In our study, the main reasons for disengagement from outdoor activities are health issues and/or that the activity is experienced as too demanding. While our data do not provide information on specific diseases or disabilities, it is reasonable that some health conditions can have a more severe impact on the capabilities to engage in outdoor recreation e.g., stroke or visual impairment as stated by one of the interviewees. Disengagement may arise suddenly due to severe injury or disease, or gradually e.g., due to reduced strength, poor balance, or fear of falling . This may lead to a gradual reduction of engagement in outdoor activities, followed by a subsequent adapted self-image and expectations. Regardless the reasons for involuntary disengagement, an intervention to promote continued engagement in outdoor recreation needs to address factors such as physical functioning, self-efficacy, motivation as well as support for adaptation if previously forms of outdoor recreation are too challenging. Based on the SOC model [41, 42] and the PCP model , optimizing physical functioning is clearly relevant for older adults’ capacity and opportunities to engage in personally valued outdoor activities. While walking was the most prevalent outdoor activity, improved physical functioning could promote opportunities to maintain the ability to walk in more challenging terrain e.g., around Ändsjön, shown in Fig. 1, or to the ability to pick berries in the forest.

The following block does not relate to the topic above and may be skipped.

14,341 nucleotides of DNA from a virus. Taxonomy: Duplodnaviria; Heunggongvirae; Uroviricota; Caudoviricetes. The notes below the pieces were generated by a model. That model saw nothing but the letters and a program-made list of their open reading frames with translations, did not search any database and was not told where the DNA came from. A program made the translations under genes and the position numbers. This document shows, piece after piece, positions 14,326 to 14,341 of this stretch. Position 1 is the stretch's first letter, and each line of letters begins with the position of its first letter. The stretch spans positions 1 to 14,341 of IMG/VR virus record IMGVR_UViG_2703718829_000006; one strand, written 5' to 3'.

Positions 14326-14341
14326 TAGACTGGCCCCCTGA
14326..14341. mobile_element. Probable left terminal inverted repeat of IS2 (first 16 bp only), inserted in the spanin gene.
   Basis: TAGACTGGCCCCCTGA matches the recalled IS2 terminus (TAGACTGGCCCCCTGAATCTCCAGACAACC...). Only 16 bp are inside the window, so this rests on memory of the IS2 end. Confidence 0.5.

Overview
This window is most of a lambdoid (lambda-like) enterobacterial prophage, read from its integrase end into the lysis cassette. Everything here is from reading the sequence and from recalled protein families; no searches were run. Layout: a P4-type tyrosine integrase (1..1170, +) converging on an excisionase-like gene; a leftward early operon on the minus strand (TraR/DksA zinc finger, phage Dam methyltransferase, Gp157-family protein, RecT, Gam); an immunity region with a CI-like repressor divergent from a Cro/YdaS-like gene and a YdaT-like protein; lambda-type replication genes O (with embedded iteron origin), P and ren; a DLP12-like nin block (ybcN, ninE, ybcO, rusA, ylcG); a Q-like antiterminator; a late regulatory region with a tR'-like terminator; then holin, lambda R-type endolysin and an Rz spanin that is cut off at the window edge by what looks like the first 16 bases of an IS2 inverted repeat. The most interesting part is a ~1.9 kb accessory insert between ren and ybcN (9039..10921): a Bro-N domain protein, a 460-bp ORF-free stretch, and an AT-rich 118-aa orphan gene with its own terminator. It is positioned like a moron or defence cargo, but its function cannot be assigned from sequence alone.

Few interventions have specifically targeted outdoor recreation, despite existing evidence which indicate that older adults’ health outcomes can be positively affected. Some interventions can be highlighted as potentially effective to promote outdoor activities. By a scoping review on preventive and health promoting interventions for older people in a Nordic context, a range of promising interventions (e.g., health promoting senior meetings, falls prevention, and physical activity counseling) can be identified to improve physical functioning . For example senior group meetings have resulted in a number of positive effects, including walking ability and reduced fear of falling . Personal advice on physical activity have also proved to have positive effects on advanced walking ability and maintained physical activity level . Furthermore, while falls and fear of falling is a problem among the older population and a limiting factor in terms of outdoor activities, there is strong evidence that specifically designed strength and balance training, so-called OTAGO training, has positive effects on reducing falls and fall injuries . In addition to optimizing an older adult’s functioning, compensatory strategies may also be considered as exemplified by Karin who used a walking stick to deal with pain while walking. Other technical aids that could be valuable in promoting engagement in outdoor activities could be a walker or a GPS-based safety alarm.